Apple Leather: How It's Made - The Smart Minimalist

Apple Leather: How It's Made

As technology changes and new alternative leathers are made, we get to quite literally bare the fruits of the beautiful fashion that can be created. Apple leather is a new emerging leather alternative that is sweeping fashion along with fungus leathers. In today’s blog, we will be taking a look at apple leather and deconstructing how we can now go from an apple to a handbag! 

First of all, a little bit of a back story. The material was first developed by Frumat and is made in Italy. The material is so new, it was first made into bags in 2019. Today, Frumat collects fruit scraps and crushes it, until the pulversided scraps are a fine powder. This powder is blended with a resin that is dried and laid flat into a final material -- apple leather. 

It’s important to note here that only 50% of the final material is apples, and the remaining material is the resin. This resin basically coats and holds together the powders. This resin is the same as what makes up conventional synthetic leather, like polyurethane, or PU leathers. This opens up the next question; how sustainable is apple leather if it’s only 50% biological.

Apple leather is half synthetic, half bio-based, so is it sustainable? It’s important to understand the environmental impact of other comparable materials. 

Cow hide leather is the third most negatively impactful material to produce according to SAC’s index. The index considers climate, water scarcity, fossil fuel use and chemistry.  We discussed in our previous blog how polyurethane synthetic leather has less than half the impact of cow hide. Apple skin leather requires fewer fossil fuels than both animal and purely synthetic leather.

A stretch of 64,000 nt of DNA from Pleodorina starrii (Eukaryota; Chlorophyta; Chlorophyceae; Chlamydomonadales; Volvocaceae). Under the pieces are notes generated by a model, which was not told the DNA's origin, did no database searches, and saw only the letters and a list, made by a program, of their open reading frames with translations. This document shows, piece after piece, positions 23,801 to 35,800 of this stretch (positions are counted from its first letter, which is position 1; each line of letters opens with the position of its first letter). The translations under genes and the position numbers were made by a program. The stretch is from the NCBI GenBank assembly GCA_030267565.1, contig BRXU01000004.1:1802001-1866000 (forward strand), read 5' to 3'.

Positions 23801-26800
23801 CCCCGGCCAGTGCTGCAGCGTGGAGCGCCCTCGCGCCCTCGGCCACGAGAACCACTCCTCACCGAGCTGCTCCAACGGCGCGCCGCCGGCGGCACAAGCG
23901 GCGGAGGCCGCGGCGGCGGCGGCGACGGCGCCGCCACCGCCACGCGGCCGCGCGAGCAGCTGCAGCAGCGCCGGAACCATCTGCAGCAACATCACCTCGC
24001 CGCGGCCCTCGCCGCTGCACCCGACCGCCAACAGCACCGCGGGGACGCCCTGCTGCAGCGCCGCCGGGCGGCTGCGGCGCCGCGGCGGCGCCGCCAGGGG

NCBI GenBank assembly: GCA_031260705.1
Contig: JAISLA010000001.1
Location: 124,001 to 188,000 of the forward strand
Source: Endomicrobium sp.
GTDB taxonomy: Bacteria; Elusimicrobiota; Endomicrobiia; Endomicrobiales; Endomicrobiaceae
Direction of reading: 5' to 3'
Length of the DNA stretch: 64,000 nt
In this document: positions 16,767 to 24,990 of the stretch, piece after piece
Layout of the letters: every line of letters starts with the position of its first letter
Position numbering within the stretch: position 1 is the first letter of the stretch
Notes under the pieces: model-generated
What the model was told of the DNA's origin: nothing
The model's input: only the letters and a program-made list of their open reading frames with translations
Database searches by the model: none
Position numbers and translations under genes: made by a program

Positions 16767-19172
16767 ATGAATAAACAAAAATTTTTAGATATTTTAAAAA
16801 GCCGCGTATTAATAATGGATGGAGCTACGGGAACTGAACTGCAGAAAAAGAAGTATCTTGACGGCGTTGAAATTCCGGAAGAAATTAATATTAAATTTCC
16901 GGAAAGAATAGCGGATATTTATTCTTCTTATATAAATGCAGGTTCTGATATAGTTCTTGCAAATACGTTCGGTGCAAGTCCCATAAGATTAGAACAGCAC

Apple leather is still 50% fossil-fuel derived. This means it won’t be biodegrade. Most leather-like materials are not fully biodegrade (with the exception of cork, and some newer fungus materials which aren’t available to market at a significant scale). Even when vegetable tanned, cow skin leather doesn’t effectively biodegrade. This adds to our landfills. At least, apple skin also has the added benefit of making use of fruit waste and apple production is sustainable. 

More brands are pushing the limits of organic materials like apple powder. As innovation in the fashion industry continues, we will see a fully organic alternative where apple, and perhaps other food waste is still utilized. In the future we’re likely to see more materials that not only are free from all fossil-fuels and animals, but that can biodegrade while still lasting as effectively as other materials.
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